The corporation operates a fully-furnished, constantly updated to the latest store model but [[http://www.roadsideamerica.com/tip/2293 entirely fake restaurant]] in Southern California which is [[ProductPlacement offered to film and TV productions]] as well as used for almost all of their own commercials (worldwide). Chances are when you see a [=McDonalds=] on TV, it's that one.

Due to the company's wide scope, it has produced many works (most frequently advertising) with tropes of their own.
!!You deserve some tropes today!:
* AnimatedAdaptation: ''WesternAnimation/TheWackyAdventuresOfRonaldMcdonald'' (example [[http://www.youtube.com/watch?v=JcyIjYE_wqo here]])
* AnimateInanimateObject: These show up in commercials a lot, and not just food. One commercial from the 70s had talking trash cans, while commercials from the 90s suggested ''everything'' in Ronald's house was alive, including furniture, utensils, and even his big, red clown shoes. (Which he got from the Tooth Fairy for some reason.)
* ArtifactTitle: The [=Mc10:35=], a popular secret menu item, got its name back when establishments stopped serving breakfast each day around that time, opening up a brief window where one could buy both breakfast and lunch using a leftover Egg [=McMuffin=] and a [=McDouble=]. Then in 2015 breakfast began being served all day, making it possible to get this sandwich any time after lunch items become available.
* BarefootCartoonAnimal: Birdie, who wears only goggles and overalls.
* BlackComedy: There were a couple comercials in the 90s where the Hamburglar tried (unsuccessfully, thank goodness) to nab the talking burgers. In one of them (done inside Hamburger University), Ronald catches him and [[WritingLines makes him write on the chalkboard as punishment]].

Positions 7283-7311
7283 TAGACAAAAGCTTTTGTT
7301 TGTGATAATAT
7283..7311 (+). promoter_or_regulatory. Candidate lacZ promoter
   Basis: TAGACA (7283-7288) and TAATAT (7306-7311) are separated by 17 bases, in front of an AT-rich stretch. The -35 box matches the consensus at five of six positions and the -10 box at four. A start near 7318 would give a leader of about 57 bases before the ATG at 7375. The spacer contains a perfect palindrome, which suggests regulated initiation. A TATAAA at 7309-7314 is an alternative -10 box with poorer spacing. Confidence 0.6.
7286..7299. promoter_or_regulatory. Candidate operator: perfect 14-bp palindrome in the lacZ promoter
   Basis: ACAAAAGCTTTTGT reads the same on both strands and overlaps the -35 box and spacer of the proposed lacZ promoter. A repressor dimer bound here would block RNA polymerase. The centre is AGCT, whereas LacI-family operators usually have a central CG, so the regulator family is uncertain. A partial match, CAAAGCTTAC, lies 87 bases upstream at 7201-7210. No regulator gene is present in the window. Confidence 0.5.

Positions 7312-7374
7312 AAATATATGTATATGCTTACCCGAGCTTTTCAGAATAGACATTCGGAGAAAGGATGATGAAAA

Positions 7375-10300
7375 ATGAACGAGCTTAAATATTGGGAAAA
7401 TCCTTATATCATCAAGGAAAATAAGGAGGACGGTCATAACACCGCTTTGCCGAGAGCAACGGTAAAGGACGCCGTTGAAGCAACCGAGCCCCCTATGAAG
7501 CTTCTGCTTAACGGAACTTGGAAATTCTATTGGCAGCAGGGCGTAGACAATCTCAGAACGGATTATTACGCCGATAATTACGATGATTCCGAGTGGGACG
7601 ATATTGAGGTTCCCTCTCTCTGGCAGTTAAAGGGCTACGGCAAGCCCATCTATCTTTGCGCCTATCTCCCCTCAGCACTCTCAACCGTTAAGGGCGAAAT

* BlatantBurglar: The Hamburglar wears a domino mask and a costume with black-and-white horizontal stripes. (One commercial claimed he wore all-black when he first came to [=McDonaldland=], until one of his hijinks turned it striped.) His frequent mutterings of "robble robble robble" don't exactly help hide his intentions, either.
* BoringButPractical:
** As mentioned in the description, their entire business model was built on this, making uniform burgers to increase the restaurants' efficiency.
** Their most popular menu item for a long time has been the Filet-O-Fish sandwich, largely due to the fact that observant Catholics in the United States couldn't, at the time of the sandwich's introduction, eat meat on Fridays, and still can't during Lenten Fridays. It's little wonder that [=McDonald=]'s advertises the daylights out of the Filet-O-Fish at locations near Catholic churches during Lent. The [[http://www.urbandictionary.com/define.php?term=filet-o-fish number one definition]] for the Filet-O-Fish on ''Website/UrbanDictionary'' even refers to it as "the Catholic Big Mac".[[note]]NSFW warning -- the ''third'' definition, in true ''Urban Dictionary'' fashion, describes a made-up sex act.[[/note]] It's also become popular among Muslims, due to the fact that the sandwich's ingredients just so happened to meet halal guidelines.